The Easel

1st October 2019

Vija Celmins’s surface matters

Celmins keeps a low profile and produces relatively few paintings. Yet her works “awe critics” and sell for huge prices. They focus on household objects, the sea, starry skies – the images rendered in minute detail and muted colour. Their reticence gives them “a timeless, impersonal, and rather cold beauty”. Or, as one writer says, they have “whispered power”.  More images are here.

With a brass band blaring, artist Kehinde Wiley goes off to war with Confederate statues

Proposals to remove Richmond’s Confederacy-era statues caused a huge controversy.  Virginia’s Museum of Fine Art has a nice response – a “massive” statue of an African American man. Temporarily in New York’s Times Square, the figure wears dreadlocks and street wear and strikes a faux-heroic pose atop a horse. In December it will be installed in Richmond, a “profoundly subversive response to the city’s Civil War dilemma.”

Reconsidering Ceramics Iconoclast Peter Voulkos at Burning in Water

A visit to Black Mountain College was Voulkos’ first exposure to New York abstraction. What an impact! He set about redefining ceramics, discarding many of its established practices. In particular, what some regarded as flaws he saw as “spontaneous creative accidents.” Voulkos wasn’t thinking pots anymore but rather expressionist sculpture. He was re-inventing American post-war ceramics.  A video (1 min) is here.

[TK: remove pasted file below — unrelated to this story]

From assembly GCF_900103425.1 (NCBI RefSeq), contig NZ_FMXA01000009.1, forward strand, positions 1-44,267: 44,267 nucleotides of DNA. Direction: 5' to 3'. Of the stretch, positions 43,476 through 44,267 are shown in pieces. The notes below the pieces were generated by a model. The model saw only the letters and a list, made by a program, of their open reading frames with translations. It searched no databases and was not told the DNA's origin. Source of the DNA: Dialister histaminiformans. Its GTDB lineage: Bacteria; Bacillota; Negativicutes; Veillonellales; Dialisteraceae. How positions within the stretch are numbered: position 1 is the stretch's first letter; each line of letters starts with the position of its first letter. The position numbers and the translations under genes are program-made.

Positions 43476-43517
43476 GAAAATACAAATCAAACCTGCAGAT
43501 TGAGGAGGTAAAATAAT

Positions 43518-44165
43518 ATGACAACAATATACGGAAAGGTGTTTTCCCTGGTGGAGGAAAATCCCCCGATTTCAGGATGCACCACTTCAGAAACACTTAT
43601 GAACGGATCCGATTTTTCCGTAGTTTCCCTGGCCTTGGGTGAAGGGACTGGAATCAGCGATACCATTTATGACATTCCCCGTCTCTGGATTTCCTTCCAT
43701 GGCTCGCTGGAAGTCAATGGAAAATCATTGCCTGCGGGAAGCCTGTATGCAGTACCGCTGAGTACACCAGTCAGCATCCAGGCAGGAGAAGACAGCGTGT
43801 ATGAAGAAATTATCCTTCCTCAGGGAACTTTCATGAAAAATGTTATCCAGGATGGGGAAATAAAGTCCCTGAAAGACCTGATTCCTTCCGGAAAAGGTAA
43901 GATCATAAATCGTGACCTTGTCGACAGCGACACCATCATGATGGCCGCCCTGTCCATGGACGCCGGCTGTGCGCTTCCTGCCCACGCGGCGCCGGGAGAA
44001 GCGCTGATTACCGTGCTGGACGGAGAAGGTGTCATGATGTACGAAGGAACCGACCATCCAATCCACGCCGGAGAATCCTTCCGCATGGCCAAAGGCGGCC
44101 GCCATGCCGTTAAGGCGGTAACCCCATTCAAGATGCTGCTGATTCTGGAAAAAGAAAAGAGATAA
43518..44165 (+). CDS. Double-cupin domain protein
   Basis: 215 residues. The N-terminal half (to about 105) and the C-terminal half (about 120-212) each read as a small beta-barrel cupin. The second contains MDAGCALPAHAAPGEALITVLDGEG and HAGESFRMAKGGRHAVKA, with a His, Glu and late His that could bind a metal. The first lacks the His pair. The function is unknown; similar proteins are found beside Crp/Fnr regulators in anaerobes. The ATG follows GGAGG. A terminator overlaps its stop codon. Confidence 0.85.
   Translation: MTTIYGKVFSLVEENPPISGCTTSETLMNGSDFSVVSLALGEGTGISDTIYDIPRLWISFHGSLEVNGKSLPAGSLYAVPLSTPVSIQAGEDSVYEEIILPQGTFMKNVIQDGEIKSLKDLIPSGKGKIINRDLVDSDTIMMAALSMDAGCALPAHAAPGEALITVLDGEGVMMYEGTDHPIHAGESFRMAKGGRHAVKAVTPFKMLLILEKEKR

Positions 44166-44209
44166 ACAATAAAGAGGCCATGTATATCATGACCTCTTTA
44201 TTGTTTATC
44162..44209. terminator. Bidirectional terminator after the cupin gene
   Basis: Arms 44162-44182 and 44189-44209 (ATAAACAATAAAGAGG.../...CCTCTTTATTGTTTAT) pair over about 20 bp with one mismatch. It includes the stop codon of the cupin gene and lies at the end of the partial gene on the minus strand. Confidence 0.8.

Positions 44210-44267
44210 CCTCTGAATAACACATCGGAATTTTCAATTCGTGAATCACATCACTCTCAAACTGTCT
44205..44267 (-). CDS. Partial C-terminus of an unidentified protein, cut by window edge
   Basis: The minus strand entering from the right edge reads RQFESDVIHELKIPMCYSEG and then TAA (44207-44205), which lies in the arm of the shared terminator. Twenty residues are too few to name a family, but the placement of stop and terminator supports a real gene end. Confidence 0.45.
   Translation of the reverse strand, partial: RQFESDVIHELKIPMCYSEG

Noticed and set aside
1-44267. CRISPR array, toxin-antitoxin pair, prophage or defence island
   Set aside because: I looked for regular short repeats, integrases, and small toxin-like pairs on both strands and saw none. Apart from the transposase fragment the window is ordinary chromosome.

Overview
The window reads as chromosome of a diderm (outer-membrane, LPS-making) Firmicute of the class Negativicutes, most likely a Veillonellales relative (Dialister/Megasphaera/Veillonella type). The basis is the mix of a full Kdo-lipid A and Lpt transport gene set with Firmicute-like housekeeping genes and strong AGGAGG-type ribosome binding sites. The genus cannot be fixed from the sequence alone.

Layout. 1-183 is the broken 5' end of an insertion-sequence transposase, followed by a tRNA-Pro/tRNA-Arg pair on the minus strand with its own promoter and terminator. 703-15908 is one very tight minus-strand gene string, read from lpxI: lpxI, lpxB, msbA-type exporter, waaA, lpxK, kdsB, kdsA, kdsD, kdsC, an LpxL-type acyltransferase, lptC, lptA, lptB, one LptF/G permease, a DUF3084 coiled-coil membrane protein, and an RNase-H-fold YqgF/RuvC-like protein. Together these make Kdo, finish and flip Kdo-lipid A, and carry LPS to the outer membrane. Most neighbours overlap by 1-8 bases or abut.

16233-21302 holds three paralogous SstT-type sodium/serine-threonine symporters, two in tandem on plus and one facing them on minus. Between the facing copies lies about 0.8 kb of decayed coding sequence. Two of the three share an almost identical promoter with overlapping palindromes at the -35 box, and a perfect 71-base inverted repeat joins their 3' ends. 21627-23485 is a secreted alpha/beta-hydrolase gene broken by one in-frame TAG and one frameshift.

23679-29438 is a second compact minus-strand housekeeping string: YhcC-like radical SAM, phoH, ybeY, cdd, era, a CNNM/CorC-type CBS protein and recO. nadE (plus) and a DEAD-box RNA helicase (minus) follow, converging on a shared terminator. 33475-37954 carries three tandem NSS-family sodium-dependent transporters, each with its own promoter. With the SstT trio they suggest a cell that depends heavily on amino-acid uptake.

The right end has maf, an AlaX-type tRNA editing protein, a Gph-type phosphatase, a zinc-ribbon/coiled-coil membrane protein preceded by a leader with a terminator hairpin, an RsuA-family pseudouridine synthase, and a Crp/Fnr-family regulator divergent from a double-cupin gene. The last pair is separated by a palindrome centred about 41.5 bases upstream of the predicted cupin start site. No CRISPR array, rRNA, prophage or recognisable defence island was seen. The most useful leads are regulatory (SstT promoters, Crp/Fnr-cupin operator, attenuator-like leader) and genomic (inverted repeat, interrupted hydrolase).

24th September 2019

What’s at Stake for the Art World in Embracing Pace Gallery’s Colossal New Space

Critics seem un-nerved by Pace’s new eight story gallery in New York, complete with five concurrent exhibitions. Pace wants its galleries to be spaces where people want to congregate, “like church.” So what’s it like? “[I]t feels oddly akin to visiting an upscale department store … floors often have designated specialities or sections … the only certainty I saw was the unfathomable scale of coming change.”